5. JM’s reference was to articles VIII and XIII of the Articles of Confederation (JCC description begins Worthington Chauncey Ford et al., eds., Journals of the Continental Congress, 1774–1789 (34 vols.; Washington, 1904–37). description ends , XIX, 217, 221). His statement is also supported by “the form” of ratification, adopted by Congress on 26 June 1778, and by the acts of ratification by several state legislatures (JCC description begins Worthington Chauncey Ford et al., eds., Journals of the Continental Congress, 1774–1789 (34 vols.; Washington, 1904–37). description ends , XI, 657–58, 663–64, 666–67; XII, 1161–63; XIII, 187; XIV, 618; XV, 1058–59).
6. After originally writing “constitution,” JM canceled it and wrote “compact” above it. He then deleted “compact” and rewrote “constitution.” On 10 July 1778 Congress had designated the Articles of Confederation as “the glorious compact” (JCC description begins Worthington Chauncey Ford et al., eds., Journals of the Continental Congress, 1774–1789 (34 vols.; Washington, 1904–37). description ends , XI, 681). See also JM Notes, 14 Jan., and n. 6; 28 Jan. 1783, and nn. 9, 27–29.
7. JM referred to the “conciliatory motion” of Lord North, offered in the House of Commons on 20 February 1775 and adopted a week later (Hansard’s Parliamentary Debates description begins William Cobbett, ed., The Parliamentary History of England from the Earliest Period to the Year 1803 (36 vols.; London, 1806–20; continued as Hansard’s Parliamentary Debates). description ends , XVIII, cols. 319–20, 338, 358; XIX, cols. 763–64, 806, 815, 817). The motion invited the legislature of each British colony in America to submit a plan for making sufficient revenue “disposable by Parliament” to help pay for “the common defence” and to support the colony’s “civil government” and “administration of justice.” If the King and Parliament should approve the plan, Parliament would “for bear” to “levy any duty, tax, or assessment” on that colony, “except only such duties as it may be expedient to continue to levy or to impose for the regulation of commerce” and would credit “the account of” that colony with “the nett produce of the duties last mentioned.”
Both the address of the Virginia House of Burgesses on 12 June and of the Second Continental Congress on 31 July 1775 rejecting the offer in the “conciliatory motion” were drafted almost entirely by Thomas Jefferson (Boyd, Papers of Jefferson description begins Julian P. Boyd et al., eds., The Papers of Thomas Jefferson (18 vols. to date; Princeton, N.J., 1950——). description ends , I, 170–74, 230–33; JCC description begins Worthington Chauncey Ford et al., eds., Journals of the Continental Congress, 1774–1789 (34 vols.; Washington, 1904–37). description ends , II, 224–34). Among the reasons stated in each of these documents for refusing to accept the proposal were that (1) it did not surrender the “pretended right” of Parliament to tax the colonies but only extended a conditional offer to suspend the exercise of the power; and (2) it unjustly maintained that Parliament rather than a colony should prescribe how the revenue derived from taxing its own citizens should be spent.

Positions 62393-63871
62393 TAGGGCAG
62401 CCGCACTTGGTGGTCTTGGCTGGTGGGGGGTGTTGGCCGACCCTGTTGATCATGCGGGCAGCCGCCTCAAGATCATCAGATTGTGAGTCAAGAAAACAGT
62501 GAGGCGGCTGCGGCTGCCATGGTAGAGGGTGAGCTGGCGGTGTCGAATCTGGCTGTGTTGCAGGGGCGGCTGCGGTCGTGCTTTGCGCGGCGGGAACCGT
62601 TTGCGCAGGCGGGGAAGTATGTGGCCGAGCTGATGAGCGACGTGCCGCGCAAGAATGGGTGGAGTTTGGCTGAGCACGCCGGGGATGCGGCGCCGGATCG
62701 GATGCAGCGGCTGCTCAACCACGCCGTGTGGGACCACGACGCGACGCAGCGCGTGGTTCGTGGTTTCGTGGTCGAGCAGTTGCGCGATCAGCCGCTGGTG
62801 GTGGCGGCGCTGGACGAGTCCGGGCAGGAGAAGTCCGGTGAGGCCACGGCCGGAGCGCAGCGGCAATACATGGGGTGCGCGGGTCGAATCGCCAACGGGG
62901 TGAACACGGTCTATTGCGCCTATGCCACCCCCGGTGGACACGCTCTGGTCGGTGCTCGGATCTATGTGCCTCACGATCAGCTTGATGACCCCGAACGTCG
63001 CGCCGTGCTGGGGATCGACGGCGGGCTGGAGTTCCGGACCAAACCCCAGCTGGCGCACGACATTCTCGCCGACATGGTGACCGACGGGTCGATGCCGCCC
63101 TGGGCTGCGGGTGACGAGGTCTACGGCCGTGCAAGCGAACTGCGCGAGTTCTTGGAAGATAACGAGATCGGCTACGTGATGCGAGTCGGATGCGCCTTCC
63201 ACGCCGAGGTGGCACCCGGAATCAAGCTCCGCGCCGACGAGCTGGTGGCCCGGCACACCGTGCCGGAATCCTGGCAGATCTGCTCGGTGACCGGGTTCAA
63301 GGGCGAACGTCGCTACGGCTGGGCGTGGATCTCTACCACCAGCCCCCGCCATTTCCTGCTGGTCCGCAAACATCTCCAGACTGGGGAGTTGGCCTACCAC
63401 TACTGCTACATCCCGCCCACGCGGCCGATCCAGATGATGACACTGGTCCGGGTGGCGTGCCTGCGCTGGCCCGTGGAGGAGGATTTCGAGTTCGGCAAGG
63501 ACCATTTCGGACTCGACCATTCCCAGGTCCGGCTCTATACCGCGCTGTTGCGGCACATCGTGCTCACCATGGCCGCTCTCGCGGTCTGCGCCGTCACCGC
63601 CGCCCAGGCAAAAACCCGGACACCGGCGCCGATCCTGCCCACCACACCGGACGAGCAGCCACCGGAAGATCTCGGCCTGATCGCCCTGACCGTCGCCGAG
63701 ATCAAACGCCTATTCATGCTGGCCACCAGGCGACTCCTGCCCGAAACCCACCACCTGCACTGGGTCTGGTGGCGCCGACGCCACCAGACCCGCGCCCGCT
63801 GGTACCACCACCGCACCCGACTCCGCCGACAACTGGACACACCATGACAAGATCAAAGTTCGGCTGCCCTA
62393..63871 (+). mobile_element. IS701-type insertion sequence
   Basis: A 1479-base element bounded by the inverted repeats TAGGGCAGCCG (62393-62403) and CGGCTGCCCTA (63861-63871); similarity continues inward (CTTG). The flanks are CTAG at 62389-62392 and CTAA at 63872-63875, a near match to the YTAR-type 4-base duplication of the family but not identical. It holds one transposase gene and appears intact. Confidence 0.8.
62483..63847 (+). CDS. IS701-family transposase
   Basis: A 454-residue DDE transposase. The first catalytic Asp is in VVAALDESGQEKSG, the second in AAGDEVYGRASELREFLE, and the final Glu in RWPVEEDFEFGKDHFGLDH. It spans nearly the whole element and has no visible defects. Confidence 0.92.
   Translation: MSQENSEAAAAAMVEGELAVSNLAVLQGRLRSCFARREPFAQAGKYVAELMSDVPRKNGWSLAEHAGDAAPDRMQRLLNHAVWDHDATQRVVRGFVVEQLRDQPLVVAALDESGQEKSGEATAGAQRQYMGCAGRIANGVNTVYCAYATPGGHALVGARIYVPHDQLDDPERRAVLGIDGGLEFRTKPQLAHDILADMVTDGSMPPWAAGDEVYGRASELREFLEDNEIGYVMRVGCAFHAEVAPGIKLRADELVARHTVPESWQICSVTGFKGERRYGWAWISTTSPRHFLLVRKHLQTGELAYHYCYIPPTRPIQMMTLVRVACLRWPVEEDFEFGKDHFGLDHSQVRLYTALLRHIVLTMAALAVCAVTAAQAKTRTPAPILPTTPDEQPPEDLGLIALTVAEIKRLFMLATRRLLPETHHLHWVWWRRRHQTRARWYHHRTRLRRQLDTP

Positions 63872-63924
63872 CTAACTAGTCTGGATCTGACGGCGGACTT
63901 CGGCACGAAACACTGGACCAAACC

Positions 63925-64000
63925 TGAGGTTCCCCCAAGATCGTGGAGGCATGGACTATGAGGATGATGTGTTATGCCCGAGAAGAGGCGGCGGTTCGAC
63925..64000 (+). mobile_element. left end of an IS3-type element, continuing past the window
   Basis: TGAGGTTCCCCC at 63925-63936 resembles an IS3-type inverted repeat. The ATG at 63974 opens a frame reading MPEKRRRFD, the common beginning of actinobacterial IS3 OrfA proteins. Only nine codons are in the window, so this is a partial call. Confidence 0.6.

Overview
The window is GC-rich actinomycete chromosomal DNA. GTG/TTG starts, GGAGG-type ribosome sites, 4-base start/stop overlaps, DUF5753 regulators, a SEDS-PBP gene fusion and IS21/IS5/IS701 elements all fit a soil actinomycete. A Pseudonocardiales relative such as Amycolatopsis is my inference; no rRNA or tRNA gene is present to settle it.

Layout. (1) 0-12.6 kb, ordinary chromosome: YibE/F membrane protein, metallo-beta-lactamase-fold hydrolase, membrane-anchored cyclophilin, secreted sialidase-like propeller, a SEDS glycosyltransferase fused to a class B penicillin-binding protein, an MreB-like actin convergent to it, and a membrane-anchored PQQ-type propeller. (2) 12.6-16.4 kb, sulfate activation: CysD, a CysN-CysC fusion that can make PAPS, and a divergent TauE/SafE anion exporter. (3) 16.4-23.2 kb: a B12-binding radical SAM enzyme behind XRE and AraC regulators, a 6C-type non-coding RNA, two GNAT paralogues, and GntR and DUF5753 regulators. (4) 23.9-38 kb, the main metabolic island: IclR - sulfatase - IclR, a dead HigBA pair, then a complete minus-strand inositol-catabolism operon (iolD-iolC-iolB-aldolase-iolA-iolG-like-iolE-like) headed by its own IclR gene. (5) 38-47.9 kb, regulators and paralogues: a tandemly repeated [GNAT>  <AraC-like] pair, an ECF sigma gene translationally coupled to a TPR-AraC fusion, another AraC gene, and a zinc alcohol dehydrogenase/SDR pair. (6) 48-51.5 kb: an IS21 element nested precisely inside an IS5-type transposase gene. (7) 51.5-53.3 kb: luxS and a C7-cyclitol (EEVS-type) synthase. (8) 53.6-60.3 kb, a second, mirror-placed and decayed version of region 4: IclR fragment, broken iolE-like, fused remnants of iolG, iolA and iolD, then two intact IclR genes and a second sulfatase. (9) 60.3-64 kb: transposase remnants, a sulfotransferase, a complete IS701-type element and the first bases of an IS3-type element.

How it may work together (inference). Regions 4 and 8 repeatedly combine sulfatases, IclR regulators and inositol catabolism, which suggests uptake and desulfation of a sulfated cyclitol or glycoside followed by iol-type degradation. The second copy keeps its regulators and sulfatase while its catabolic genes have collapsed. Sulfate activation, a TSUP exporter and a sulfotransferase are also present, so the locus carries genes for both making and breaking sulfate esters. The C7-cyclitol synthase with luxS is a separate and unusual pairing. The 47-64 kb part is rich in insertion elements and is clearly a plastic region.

8. JM referred to Articles IX, XII, and XIII of the Articles of Confederation (JCC description begins Worthington Chauncey Ford et al., eds., Journals of the Continental Congress, 1774–1789 (34 vols.; Washington, 1904–37). description ends , XIX, 219–20, 221; JM Notes, 28 Jan., and n. 27). For the extent to which each of the thirteen sovereign states could be “constitutionally bound,” see the last clause of Article II of the Articles of Confederation (JCC description begins Worthington Chauncey Ford et al., eds., Journals of the Continental Congress, 1774–1789 (34 vols.; Washington, 1904–37). description ends , XIX, 214; JM Notes, 28 Jan., and nn. 23, 28; 19 Feb. 1783, n. 5).
9. By “the Crown,” JM apparently meant “the King” or “the King in Privy Council.”
10. See n. 3, above; also JM Notes, 24 Jan., and n. 4; 19 Feb. 1783, and n. 15. Upon the accession of each new sovereign in the eighteenth century, Parliament allocated definite sources of revenue, known as the “civil list revenues,” for his support and that of his household, and to be “collected & dispensed” by him within the terms of the “settlement.” In 1761 George III surrendered entirely his interest in the hereditary revenues of the Crown in England for the grant of a civil list of £800,000 a year, from which he paid the salaries of judges and ambassadors and certain pensions. Although he retained hereditary revenues in Scotland, possessed separate civil lists in Ireland and the duchies of Cornwall and Lancaster, and was entitled to some admiralty and other dues, the whole totaling nearly an additional million pounds per annum, he successfully appealed to Parliament in 1780 for the payment of debts beyond his ability to discharge (F[rederic] W[illiam] Maitland, The Constitutional History of England [Cambridge, England, 1919], pp. 373, 433–36, 440–41; William Hunt, The History of England from the Accession of George III, to the Close of Pitt’s First Administration (1760–1801) [London, 1905], p. 13).
11. JM Notes, 24 Jan., and n. 20; 25 Jan., and nn. 7, 13; 27 Jan., and nn. 13, 14, 16; 28 Jan., and nn. 3, 11, 27, 28, 41, 45; 29 Jan., and nn. 8, 14, 36; 31 Jan., and n. 11; 12 Feb., and n. 1; 18 Feb., and nn. 4, 8; 19 Feb., and nn. 3, 7, 17; 20 Feb., and n. 14; JM to Randolph, 28 Jan.; 4 Feb.; 11 Feb.; 18 Feb. 1783, n. 3. For the passage by JM to which footnotes No. 12, 13, 14, and 15 refer, see his own footnote at the bottom of page 272.
12. Among “the most respectable people,” JM probably included Thomas FitzSimons, Alexander Hamilton, Robert Morris, David Ramsay, George Washington, and James Wilson (JM Notes, 13 Jan.; 24 Jan., and n. 20; 27 Jan., and n. 12; 28 Jan., and n. 34; 29 Jan., and nn. 14, 41; 12 Feb., and n. 8; 18 Feb.; 19 Feb., and n. 23; 20 Feb., and n. 14; JM to Randolph, 28 Jan.; 18 Feb. 1783, and n. 3; Fitzpatrick, Writings of Washington description begins John C. Fitzpatrick, ed., The Writings of George Washington, from the Original Sources, 1745–1799 (39 vols.; Washington, 1931–44). description ends , XXVI, 17–18, 82–86, 103–4, 183–88; Clarence L. Ver Steeg, Robert Morris, pp. 128–29).